“For man is born for trouble, as sparks fly upward.” (Job 5:7) Why do things go wrong? Why doesn’t God give us a life free from hardship, conflict, and pain?
When everything goes wrong for Job, Eliphaz the Temanite says to him, “According to what I have seen, those who plow iniquity and those who sow trouble harvest it.” (Job 4:8) The imagery is amazing, but its implication—that Job’s troubles are a result of his own actions—isn’t at all comforting or helpful.
Eliphaz goes on to ask, “Can mankind be just before God? Can a man be pure before his Maker?” (Job 4:17) Why do these questions echo through the halls of the world’s philosophers, writers, judges, and educators? I think it’s because they mirror our continual inner battle between right and wrong.
“Behold, how happy is the man whom God reproves, so do not despise the discipline of the Almighty.” (Job 5:17) Implying that Job is suffering as a consequence of wrongdoing, Eliphaz builds a case against him in Job 5:18-27, from which I lifted the verbs clauses. Eliphaz says that God: inflicts pain, gives relief, delivers from trouble, redeems from death. Eliphaz says that Job: will be hidden from vicious words, will not be afraid of violence, will laugh at famine, will not be afraid of wild beasts, will know that his tent is secure, will fear no loss, will know that his descendants will be many, will come to the grave in full vigor.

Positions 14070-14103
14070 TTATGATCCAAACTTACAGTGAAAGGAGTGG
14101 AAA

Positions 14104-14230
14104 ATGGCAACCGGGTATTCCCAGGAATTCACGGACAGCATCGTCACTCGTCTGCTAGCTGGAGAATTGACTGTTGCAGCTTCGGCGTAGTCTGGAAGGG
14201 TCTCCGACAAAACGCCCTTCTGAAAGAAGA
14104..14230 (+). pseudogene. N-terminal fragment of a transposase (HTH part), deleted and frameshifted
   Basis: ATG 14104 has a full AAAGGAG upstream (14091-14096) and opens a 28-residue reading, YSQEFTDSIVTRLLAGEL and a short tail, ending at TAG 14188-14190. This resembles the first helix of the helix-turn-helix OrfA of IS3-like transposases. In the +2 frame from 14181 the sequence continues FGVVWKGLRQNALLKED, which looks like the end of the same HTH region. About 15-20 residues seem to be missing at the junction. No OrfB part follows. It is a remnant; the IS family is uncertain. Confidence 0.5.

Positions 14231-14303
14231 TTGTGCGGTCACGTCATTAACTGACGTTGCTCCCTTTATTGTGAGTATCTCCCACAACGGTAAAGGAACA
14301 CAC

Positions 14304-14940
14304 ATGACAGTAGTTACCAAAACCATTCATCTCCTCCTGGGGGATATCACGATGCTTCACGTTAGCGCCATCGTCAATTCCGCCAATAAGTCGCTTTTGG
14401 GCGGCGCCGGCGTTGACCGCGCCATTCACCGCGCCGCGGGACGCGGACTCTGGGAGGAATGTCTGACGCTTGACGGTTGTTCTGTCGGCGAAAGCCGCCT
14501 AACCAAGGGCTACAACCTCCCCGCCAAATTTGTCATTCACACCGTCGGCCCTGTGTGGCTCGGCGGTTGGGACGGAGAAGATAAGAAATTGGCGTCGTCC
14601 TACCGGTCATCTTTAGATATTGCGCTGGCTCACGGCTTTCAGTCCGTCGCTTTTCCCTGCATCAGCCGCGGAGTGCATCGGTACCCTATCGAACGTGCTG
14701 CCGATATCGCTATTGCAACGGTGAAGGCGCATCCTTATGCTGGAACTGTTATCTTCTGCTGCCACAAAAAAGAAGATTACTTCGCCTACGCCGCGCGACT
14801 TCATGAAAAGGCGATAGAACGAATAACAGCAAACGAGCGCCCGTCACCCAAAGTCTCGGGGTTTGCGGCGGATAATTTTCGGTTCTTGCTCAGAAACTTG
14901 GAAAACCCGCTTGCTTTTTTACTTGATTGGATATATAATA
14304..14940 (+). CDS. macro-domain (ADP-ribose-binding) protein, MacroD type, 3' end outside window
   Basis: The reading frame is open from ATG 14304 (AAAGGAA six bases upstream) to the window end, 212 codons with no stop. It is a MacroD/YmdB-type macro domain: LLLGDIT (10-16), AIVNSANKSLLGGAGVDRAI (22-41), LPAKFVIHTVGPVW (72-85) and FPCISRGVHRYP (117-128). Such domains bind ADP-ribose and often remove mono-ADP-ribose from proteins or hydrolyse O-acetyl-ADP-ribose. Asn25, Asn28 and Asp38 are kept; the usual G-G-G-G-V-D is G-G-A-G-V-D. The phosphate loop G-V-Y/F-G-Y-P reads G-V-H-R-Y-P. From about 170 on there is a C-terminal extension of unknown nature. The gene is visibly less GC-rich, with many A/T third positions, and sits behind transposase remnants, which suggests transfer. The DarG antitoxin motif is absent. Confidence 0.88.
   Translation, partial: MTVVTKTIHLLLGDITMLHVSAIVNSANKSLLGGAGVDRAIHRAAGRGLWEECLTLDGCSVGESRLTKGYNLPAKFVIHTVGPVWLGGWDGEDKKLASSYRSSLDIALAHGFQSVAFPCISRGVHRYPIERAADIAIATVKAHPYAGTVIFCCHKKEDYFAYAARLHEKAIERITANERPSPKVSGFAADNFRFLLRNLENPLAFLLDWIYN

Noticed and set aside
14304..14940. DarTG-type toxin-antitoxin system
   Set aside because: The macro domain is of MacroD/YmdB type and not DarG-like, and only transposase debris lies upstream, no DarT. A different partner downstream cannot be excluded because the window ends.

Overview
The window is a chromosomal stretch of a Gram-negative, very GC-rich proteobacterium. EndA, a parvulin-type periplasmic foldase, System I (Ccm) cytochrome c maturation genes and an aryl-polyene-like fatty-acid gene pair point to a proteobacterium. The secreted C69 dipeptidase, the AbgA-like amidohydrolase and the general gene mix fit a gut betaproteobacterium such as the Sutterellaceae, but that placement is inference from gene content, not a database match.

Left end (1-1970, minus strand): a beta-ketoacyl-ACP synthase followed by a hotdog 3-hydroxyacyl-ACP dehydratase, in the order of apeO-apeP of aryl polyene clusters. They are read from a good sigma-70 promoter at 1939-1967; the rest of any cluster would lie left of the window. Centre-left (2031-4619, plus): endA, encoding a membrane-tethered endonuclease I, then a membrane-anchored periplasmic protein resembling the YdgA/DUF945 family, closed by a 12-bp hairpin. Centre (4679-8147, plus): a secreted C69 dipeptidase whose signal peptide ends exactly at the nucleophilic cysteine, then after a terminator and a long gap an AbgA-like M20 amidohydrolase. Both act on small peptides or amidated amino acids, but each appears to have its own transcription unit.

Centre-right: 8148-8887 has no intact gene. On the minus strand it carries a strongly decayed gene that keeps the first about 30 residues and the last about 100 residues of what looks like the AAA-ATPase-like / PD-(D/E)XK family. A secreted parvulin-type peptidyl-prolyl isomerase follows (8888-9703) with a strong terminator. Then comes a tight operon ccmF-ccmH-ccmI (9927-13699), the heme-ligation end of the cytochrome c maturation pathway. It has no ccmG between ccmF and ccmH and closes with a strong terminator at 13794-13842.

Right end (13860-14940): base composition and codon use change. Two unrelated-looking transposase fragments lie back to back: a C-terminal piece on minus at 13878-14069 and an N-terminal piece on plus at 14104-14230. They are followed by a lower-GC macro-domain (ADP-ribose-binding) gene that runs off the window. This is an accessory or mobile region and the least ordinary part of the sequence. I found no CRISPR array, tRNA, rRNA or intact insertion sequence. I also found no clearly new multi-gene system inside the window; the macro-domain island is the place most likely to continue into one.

Is it true that God is punishing Job, or is this only Eliphaz’s distorted conclusion about why Job is suffering? What difference does it make?
In mankind’s darkest hour, Jesus says, “I am the Light of the world; he who follows Me will not walk in the darkness, but will have the Light of life.” (John 2:12)
From November readings for Days 3, 4, and 5
Ezekiel 9-12, 13-15, and 16
Job 3, 4, and 5
John 8:1-11, 8:12-20, and 8:21-30
II Peter 2:1-9, 2:10-16, and 2:17-22